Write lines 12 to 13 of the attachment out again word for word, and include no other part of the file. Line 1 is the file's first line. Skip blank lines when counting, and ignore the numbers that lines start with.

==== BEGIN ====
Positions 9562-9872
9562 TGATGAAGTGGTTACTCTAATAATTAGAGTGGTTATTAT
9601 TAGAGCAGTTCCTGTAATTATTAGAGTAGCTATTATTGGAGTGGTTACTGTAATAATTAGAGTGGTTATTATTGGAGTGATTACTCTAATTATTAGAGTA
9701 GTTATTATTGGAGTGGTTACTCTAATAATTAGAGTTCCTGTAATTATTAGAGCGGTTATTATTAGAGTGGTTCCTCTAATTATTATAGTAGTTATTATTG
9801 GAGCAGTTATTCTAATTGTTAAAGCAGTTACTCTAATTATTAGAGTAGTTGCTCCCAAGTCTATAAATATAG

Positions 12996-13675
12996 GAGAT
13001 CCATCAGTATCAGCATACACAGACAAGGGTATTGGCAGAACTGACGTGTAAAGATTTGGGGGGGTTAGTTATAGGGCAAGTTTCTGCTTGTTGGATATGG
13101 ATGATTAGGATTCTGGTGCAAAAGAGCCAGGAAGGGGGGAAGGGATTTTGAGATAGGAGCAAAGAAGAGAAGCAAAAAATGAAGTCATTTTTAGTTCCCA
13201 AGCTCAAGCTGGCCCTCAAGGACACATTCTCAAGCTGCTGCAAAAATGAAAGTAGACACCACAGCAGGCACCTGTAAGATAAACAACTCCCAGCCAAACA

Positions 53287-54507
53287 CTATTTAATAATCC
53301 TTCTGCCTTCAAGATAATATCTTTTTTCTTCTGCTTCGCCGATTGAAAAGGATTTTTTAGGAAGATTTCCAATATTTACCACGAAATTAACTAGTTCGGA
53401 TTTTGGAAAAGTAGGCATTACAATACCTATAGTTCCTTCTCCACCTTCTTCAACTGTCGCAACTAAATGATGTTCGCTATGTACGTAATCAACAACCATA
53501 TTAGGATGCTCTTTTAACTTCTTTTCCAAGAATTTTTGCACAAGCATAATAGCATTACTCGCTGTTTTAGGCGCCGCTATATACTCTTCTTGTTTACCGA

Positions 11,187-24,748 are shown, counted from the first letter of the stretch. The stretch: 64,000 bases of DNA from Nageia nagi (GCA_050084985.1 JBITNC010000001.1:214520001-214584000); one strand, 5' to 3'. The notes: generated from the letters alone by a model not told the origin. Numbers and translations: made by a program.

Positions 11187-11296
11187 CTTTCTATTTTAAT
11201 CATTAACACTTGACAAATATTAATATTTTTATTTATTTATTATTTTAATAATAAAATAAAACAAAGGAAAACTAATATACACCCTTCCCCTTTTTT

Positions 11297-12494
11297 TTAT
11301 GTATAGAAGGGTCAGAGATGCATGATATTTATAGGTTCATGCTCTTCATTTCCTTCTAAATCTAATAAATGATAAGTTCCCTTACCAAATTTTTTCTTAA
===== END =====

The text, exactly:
53287 CTATTTAATAATCC
53301 TTCTGCCTTCAAGATAATATCTTTTTTCTTCTGCTTCGCCGATTGAAAAGGATTTTTTAGGAAGATTTCCAATATTTACCACGAAATTAACTAGTTCGGA